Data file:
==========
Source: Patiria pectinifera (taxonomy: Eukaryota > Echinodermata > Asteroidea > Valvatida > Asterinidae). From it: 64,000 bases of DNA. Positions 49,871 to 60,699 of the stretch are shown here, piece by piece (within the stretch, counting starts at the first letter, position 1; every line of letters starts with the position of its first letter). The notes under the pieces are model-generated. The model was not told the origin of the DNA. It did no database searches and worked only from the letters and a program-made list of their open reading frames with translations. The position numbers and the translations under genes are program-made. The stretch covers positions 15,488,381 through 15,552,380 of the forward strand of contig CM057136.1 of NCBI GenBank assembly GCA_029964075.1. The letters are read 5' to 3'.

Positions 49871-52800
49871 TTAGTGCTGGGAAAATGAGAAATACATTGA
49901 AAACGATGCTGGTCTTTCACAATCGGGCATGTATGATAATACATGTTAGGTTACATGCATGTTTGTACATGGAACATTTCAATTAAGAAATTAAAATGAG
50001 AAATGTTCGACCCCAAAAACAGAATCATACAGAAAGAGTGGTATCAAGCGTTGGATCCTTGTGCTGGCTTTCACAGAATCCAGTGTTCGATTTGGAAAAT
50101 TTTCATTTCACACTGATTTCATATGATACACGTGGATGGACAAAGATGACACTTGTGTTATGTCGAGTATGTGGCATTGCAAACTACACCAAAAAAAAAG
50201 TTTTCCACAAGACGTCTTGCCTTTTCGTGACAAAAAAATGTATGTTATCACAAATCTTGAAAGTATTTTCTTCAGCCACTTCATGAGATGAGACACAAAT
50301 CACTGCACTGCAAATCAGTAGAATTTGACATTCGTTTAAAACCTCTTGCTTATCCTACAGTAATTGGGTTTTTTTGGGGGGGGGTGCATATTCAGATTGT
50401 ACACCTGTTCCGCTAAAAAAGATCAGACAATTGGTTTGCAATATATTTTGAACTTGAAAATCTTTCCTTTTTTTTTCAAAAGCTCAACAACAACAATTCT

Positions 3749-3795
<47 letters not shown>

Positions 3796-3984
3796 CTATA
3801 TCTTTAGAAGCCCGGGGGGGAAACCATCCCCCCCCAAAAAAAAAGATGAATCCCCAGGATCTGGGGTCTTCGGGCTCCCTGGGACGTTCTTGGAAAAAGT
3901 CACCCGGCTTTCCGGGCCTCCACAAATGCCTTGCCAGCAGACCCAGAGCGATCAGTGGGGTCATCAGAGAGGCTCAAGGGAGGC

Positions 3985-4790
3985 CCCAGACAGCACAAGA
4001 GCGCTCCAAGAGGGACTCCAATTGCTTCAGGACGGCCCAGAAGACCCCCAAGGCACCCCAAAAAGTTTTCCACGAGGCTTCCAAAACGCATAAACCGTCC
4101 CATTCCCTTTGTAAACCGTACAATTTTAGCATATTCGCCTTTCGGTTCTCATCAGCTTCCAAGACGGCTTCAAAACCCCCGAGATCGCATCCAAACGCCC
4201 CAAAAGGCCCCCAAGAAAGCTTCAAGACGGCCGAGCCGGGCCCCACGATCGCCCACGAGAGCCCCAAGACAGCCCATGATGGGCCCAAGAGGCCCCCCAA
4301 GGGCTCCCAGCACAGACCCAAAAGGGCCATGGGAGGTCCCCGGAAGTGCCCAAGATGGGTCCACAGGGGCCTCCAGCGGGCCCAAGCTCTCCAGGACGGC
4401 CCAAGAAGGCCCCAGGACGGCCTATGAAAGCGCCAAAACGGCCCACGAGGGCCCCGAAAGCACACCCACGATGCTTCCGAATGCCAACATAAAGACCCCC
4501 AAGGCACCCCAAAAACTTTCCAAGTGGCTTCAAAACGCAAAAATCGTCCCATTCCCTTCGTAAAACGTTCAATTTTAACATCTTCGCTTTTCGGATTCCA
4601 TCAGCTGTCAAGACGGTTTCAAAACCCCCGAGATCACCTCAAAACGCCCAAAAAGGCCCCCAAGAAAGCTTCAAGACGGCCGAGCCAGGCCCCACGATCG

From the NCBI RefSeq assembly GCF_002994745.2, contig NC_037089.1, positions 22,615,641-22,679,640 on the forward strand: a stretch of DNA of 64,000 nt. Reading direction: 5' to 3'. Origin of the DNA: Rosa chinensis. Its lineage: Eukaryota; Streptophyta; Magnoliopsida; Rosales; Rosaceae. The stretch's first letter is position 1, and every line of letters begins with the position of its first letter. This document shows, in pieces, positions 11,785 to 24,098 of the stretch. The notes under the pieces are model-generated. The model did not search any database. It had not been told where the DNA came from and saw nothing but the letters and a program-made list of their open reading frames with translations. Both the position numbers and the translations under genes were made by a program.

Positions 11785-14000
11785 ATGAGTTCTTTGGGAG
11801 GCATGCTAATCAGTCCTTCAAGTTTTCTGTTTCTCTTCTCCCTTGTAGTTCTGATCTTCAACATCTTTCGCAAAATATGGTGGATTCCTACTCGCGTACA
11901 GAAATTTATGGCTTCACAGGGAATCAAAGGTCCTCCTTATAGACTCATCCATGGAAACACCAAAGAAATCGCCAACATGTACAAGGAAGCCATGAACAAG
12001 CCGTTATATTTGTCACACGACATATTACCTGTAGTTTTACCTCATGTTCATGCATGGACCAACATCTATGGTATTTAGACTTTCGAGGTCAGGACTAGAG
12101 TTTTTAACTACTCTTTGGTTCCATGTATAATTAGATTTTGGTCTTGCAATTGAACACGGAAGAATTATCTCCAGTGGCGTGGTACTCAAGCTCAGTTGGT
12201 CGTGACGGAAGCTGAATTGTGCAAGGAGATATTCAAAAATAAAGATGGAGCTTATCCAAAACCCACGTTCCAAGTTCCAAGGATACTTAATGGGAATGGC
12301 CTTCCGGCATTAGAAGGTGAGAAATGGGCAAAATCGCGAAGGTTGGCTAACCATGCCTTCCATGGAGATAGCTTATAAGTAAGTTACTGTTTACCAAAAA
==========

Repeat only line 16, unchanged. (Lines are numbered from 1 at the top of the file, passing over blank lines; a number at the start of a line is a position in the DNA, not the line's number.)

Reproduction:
Positions 3985-4790